At the start of the year I was determined to kick start my reading habits, and set myself a challenge to read 52 books in 2016. Rather than being a target that I’ll race to hit, I’m treating the challenge as a way of reminding myself to always have a book on the go, and to read more widely.
As we reach the 3-month mark, I’m looking back at how I’m doing and what my favourite books have been. I’m currently 2 books behind schedule due to one long and challenging read, but I’m catching up fast and am feeling much better about the amount of time I’m committing to reading instead of aimlessly scrolling Twitter or watching Netflix. These are the books I’ve most enjoyed in the first 3 months.
Is Everyone Hanging Out Without Me? – Mindy Kaling
Mindy Kaling is one of my favourite comedians around right now, but this book turned her into one of my favourite people too. Her sense of humour is sharp, wicked, and yet so accessible; her stories about her professional life are interspersed with universal struggles like trying to subtly leave a party when you can’t be bothered saying goodbye to everyone and working out exactly what your friend means when they say they ‘hooked up’. The whole book reads like a mid-week dinner date with your best friend, when you unload all your ridiculous and embarrassing life vomit on the person you know will still love you even when you’re being your least glamorous self.
The Wind-Up Bird Chronicle – Haruki Murakami
This book and the month it took me to read it are the reason I’m currently 2 books behind schedule on my reading challenge, but it was worth it. Murakami’s books are always beautiful even in translation, and it always amazes me how he can write about so little in such a captivating way. The Wind-Up Bird Chronicle isn’t an easy read; although we have a consistent protagonist the narrative detours through so many sub-plots, background stories and characters that it sometimes feels disorientating when the central story reappears. There are a hundred theories on what The Wind-Up Bird Chronicle is really about, but the stand-out theme for me is the feeling of isolation when you feel at odds with your life and the world you live in.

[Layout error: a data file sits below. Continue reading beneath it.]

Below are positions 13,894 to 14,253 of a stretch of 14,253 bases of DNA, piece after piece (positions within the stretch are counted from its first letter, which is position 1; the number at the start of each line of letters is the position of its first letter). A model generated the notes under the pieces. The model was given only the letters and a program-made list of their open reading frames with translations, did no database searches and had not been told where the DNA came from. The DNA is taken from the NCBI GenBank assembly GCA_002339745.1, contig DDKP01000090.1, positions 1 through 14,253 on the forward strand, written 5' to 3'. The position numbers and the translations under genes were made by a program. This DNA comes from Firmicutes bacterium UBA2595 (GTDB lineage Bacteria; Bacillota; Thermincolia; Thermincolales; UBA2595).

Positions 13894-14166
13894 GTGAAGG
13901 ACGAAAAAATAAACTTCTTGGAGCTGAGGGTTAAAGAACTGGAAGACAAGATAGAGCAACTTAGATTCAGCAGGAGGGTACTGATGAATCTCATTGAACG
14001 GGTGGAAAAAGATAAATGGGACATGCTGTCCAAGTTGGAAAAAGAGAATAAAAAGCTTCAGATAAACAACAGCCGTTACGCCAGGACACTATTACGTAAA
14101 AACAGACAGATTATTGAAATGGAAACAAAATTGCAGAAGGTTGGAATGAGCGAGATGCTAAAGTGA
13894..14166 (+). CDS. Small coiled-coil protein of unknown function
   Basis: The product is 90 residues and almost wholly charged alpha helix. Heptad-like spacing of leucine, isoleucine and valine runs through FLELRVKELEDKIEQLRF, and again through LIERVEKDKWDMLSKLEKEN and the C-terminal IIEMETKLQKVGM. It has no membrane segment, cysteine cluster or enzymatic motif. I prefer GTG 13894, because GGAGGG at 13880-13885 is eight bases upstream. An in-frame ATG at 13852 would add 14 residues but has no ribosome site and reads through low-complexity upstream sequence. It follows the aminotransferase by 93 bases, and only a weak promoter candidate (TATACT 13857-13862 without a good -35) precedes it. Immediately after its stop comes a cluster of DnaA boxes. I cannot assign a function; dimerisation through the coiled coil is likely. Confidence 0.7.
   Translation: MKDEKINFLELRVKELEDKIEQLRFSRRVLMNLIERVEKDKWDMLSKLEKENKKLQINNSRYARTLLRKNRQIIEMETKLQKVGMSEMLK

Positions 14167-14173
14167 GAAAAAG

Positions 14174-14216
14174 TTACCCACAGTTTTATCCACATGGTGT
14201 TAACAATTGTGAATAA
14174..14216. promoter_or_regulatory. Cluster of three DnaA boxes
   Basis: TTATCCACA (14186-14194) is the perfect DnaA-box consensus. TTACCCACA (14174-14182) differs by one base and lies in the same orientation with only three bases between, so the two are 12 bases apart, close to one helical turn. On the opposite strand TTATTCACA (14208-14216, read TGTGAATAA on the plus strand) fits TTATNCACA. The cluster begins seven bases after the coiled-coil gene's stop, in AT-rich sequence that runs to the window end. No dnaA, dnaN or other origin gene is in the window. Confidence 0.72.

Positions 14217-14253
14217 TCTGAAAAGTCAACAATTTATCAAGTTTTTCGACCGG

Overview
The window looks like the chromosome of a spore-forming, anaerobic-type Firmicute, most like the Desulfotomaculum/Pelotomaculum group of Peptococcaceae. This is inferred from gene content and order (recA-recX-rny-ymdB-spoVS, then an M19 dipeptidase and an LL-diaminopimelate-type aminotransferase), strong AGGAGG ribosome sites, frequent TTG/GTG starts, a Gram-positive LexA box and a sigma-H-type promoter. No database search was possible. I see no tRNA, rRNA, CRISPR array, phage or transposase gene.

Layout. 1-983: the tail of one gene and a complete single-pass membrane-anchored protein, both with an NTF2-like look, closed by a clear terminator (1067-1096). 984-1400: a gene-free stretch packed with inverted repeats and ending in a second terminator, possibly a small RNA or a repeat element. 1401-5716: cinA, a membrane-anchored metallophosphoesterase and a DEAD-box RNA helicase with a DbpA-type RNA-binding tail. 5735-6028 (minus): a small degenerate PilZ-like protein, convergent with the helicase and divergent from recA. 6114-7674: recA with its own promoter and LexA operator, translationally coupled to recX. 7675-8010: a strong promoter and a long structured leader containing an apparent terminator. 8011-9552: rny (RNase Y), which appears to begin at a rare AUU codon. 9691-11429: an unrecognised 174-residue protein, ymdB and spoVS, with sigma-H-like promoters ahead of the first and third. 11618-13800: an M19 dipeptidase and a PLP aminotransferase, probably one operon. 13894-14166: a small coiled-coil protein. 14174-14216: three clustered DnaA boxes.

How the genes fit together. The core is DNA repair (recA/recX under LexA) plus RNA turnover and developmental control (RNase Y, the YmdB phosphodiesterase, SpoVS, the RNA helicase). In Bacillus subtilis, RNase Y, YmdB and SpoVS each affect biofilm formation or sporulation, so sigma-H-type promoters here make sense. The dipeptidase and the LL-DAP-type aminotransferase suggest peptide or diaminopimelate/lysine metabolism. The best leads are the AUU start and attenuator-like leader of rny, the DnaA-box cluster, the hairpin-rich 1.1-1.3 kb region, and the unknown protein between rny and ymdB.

High Windows – Philip Larkin
When I was in high school Larkin changed the way I viewed poetry; The Whitsun Weddings was the first collection I’d ever read that wasn’t high-brow and lyrical, but gritty and colloquial. Larkin wasn’t without his flaws – his nasty streaks of misogyny and racism cannot and should not be ignored – but he wrote about real places and real lives in a way that made poetry accessible to all. High Windows is often referred to as Larkin’s most pessimistic work, but the glint of hope that characterises him so well is still there. Pessimism with a streak of secret optimism; it feels very me…
Four Stories – Alan Bennett
My grandma sent me this book for my birthday and I absolutely devoured it. The Lady in the Van has been re-popularised recently after being released as a film but all four tales are absolute gems that show Alan Bennett at his most witty and observant. All the stories have a touch of the surreal about them, but his unparalleled talent for writing characters that feel real makes the unlikely situations seem almost everyday. Highlights for me were ‘The Laying On Of Hands’ narrating the shared, unspoken panic and embarrassment of a congregation of celebrities (and the priest) at the funeral of a prostitute to the stars, and ‘The Clothes They Stood Up In’, in which a middle-aged couple are forced to reassess their life after a bizarre burglary.
The Kite Runner – Khaled Hosseini
When I announced I was reading this on holiday I got grimaces from my 2 friends; “this is not a beach-read, you will cry”, they promised me. I didn’t cry, but that is much more a comment on my rare and random crying triggers than on the emotional weight of this book. I’m probably telling you something you already know since almost the whole world read The Kite Runner back in 2007 when the film came out, but if you haven’t then be prepared to have your heart broken repeatedly. This book highlights not only the destruction of Afghanistan by war and revolt, but the hypocrisy of the caste system that forces Amir’s first big wrongdoing, and comes back to haunt him later in his life.
What have you been reading this year? Find me on GoodReads and let’s be friends!